Cricket: England's dawn thunder defied by Klusener

SECOND TEST South Africa's middle order regains control after Tufnell and Silverwood make early headway
Click to follow
THE WIND was set for swing, the pitch for seam, but it was Philip Tufnell, bowling unfashionable finger spin, who has kept England in this second Test after Nasser Hussain had invited South Africa to bat. By the close the Cat's clawmarks were just visible on the day's proceedings, though they had begun to resemble those found at cliff edges after Lance Klusener's blazing bat had taken a belated but heavy toll on the bowling after tea.

It was in that final session, that Klusener, aided by his KwaZulu-Natal team-mate Jonty Rhodes, shifted the balance of power South Africa's way. When you insert sides in Test matches, you expect to bowl them out for under 250 in under four sessions. At the moment South Africa are 253 for 6, a total indebted to the 106 runs added for the sixth wicket by Klusener and Rhodes.

Afterwards Duncan Fletcher, the England coach, tried to put on a brave face. "It was a score we'd have settled for at the start of the day," he said without looking as if he really believed it. "Considering it didn't swing as expected, we did well until after tea, when we bowled both sides of the wicket to Klusener. He is a dangerous player and you simply can't afford to do that."

In the last 12 months Klusener has become something of a global phenomenon, as famous these days for his telling Test knocks as the spectacular one- day thrashes which made his name. Hailing from the town of Gingindhlovu (known as "double gin" by the locals) north of Durban, the man known as Zulu is fast becoming the most famous sporting face in South Africa.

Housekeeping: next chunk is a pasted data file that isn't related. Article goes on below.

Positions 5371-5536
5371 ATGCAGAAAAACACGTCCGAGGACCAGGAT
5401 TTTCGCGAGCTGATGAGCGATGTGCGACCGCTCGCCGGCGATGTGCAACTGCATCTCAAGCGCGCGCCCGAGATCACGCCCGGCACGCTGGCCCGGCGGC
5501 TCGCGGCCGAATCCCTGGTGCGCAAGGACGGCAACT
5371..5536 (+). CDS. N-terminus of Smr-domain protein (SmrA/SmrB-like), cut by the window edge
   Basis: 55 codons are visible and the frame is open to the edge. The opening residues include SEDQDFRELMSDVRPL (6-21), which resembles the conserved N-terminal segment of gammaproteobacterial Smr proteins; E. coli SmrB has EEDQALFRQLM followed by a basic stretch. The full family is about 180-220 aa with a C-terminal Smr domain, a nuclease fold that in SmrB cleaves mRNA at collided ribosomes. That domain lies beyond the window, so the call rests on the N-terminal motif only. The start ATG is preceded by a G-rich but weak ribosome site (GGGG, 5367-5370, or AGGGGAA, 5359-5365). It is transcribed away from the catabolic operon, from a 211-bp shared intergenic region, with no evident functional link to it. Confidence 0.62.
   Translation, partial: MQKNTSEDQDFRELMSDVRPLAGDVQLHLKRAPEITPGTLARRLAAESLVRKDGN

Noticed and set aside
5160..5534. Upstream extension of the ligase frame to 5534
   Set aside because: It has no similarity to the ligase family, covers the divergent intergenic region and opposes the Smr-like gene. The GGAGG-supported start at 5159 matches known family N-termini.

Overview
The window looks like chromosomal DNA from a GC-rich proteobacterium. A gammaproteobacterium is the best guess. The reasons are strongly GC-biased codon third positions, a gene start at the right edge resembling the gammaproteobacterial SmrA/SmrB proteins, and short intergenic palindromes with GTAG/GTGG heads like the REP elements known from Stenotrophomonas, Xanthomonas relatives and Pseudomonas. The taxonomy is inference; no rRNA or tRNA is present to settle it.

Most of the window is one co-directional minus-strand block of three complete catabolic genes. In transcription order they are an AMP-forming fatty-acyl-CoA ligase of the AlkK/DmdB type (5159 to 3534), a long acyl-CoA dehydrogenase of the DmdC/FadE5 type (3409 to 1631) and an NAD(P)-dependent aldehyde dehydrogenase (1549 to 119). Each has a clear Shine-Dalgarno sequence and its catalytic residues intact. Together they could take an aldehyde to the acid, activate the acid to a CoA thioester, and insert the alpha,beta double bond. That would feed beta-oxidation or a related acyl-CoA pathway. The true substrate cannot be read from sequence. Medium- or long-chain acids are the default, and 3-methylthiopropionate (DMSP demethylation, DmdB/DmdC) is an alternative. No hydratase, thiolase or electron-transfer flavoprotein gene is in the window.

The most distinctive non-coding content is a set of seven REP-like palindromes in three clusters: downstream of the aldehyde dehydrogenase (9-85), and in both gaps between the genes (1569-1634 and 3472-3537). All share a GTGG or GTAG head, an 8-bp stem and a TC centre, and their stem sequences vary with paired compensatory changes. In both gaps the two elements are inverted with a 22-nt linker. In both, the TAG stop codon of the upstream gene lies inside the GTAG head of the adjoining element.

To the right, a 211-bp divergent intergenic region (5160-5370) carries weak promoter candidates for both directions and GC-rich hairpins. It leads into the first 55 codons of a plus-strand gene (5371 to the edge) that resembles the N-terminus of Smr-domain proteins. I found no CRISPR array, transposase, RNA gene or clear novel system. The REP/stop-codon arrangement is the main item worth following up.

Coming in at No 7, when the ball is invariably soft, his clean striking can be demoralising and England were mentally traumatised when the teams came off for bad light with 13.5 overs unbowled. So far Klusener's damage has been 61 off 72 balls and England will need to get rid of him quickly this morning if they are to remain in contention.

Following the one-sided Test at The Wanderers, this was, at least for the most part, a better balanced contest on a pitch that has contained a few gremlins but no demons. Indeed, until South Africa's dangerous middle order struck pay-dirt - as is increasingly their wont - England looked on the verge of taking control.

Tufnell's excellence, although a boon for the spinner himself after his tame display in the four-day match in Durban, ultimately meant that England's day, in conditions ideal for pace bowling, was an unsatisfactory one. Darren Gough in particular had a miserable time, though this was tempered by a heartening performance from his Yorkshire team-mate Chris Silverwood, making only his second Test appearance.

With a moist easterly blowing, instead of a dry westerly, more damage should have been inflicted by the new ball pair of Gough and Andy Caddick. In three spells, spread over 13 overs, Gough conceded 72 runs, a total that included 14 of the 27 fours struck at that stage of the innings.

Hussain's most experienced bowler was clearly out of sorts, which must have upset any set plans the England captain had by essentially limiting his attacking options from four bowlers to three.

During the pre-match press conference, Hussain has stressed the need for his side to learn on their feet. By bringing Tufnell on before lunch he clearly practises what he preaches and his faith in the left-arm spinner was not misplaced. By contrast, South Africa opted for the seam of the local tearaway Mornantau Hayward in place of the wrist spinner Paul Adams. If the pitch continues to turn, it could be a double faux pas as Adams is one of two non-whites selected in the squad.